The Toronto District School Board will add a specialized middle school for the arts to its list of public institutions. The announcement comes at a time when the board is trying to sell or rent 100 surplus properties.

The board voted last week to open the new school in Etobicoke this September at a facility the TDSB vacated 20 years ago. The property is currently being rented by a private Montessori school.

Ejecting the current tenants from the property will cause the school board to lose money, when the middle school could easily be placed somewhere else, said Trustee Scott Harrison, a critic of the plan.

"I think we could find another facility -- maybe somewhere in the same area -- that is 50-60% enrollment and can be housed within existing space," he said. "So in other words you don't have to have another principle, secretary or caretaker in the system."

Enrollment in public schools is dwindling and the board is finding it doesn't have enough students to fill up their properties.

Over the years, the public school system has lost 30,000 students, leaving the board with 100 properties that are either vacant or leased. It costs about $40 million to maintain.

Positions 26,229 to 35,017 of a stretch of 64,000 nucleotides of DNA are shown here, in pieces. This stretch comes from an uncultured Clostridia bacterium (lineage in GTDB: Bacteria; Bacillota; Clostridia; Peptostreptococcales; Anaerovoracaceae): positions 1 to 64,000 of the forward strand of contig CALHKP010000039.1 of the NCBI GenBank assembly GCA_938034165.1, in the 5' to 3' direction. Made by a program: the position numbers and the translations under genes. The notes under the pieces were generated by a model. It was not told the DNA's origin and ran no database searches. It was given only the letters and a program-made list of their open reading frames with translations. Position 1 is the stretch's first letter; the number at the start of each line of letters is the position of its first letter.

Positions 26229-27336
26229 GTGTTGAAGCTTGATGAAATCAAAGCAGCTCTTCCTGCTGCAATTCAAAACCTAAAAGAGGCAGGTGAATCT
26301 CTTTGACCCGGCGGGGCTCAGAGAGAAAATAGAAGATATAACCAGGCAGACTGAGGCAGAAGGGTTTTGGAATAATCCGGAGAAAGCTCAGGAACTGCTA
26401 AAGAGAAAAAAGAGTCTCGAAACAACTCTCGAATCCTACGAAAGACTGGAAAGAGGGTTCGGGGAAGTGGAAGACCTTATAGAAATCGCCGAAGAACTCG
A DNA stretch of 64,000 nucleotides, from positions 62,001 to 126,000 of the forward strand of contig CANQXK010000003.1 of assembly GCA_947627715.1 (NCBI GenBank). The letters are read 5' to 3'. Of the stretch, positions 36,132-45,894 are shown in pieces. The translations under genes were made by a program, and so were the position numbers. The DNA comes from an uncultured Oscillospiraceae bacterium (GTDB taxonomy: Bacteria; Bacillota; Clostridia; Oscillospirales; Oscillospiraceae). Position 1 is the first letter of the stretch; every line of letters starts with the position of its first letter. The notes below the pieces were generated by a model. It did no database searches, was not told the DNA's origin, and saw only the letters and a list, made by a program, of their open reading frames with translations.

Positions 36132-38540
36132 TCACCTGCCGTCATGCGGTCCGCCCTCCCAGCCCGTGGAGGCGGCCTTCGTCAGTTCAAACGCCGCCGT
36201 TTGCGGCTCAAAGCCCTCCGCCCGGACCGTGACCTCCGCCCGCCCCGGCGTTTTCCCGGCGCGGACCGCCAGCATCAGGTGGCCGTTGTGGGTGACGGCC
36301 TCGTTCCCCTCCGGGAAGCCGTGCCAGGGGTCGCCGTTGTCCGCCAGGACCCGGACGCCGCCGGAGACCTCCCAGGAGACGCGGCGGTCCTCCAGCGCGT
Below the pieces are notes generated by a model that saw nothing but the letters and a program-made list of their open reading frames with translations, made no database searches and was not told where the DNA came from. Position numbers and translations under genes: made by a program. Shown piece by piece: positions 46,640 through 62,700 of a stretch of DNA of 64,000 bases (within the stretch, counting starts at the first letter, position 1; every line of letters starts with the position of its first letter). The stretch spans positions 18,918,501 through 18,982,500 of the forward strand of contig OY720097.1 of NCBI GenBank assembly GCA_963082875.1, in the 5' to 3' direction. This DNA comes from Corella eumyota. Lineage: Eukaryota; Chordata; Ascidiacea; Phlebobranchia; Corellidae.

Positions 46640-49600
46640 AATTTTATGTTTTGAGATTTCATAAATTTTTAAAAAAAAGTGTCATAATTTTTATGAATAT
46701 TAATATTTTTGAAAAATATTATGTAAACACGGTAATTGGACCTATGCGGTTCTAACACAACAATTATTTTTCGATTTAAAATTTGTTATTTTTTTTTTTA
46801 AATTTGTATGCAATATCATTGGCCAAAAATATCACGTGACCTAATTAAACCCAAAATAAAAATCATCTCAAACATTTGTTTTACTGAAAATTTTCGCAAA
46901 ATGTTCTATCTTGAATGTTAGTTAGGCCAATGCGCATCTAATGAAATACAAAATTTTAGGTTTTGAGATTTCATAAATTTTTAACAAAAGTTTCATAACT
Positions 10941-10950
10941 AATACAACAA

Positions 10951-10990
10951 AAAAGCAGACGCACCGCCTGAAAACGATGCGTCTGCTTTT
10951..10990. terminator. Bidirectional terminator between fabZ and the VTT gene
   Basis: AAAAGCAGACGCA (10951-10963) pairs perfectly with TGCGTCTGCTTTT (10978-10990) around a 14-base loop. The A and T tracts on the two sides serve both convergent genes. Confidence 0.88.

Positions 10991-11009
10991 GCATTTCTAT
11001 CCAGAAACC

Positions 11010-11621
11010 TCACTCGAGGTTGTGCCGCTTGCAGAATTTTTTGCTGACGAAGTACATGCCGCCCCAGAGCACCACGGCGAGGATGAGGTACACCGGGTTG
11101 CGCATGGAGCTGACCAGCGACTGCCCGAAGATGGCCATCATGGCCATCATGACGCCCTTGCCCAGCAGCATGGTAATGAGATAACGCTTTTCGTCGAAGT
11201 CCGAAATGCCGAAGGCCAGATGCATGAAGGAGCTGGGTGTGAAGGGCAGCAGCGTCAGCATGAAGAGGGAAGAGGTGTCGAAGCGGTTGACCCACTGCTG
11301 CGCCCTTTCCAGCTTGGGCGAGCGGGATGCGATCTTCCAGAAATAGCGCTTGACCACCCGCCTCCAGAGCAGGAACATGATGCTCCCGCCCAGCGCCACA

However, the trustee for the area said the new arts school is just the kind of boost the public system needs.

"To have these centres where children who have a special need or an opportunity to really turn children on, infusing the curriculum with the arts, I think that's what makes public education great," said School Trustee Bruce Davis. "It's not one size fits all.

Davis argued the new school will increase the board's enrollment because it would attract students back from the private school system.

"If we wait until we have a surplus before we do anything new, we'll never have anything new," he said.

The middle school, which does not yet have a name, will be located just across the street from the Etobicoke School of the Arts. The two institutions are expected to work closely together by sharing resources.

It is expected to accommodate 120 students in grade six and seven. School officials hope to add grade eight students to the curriculum a year later.

With a report from Janice Golding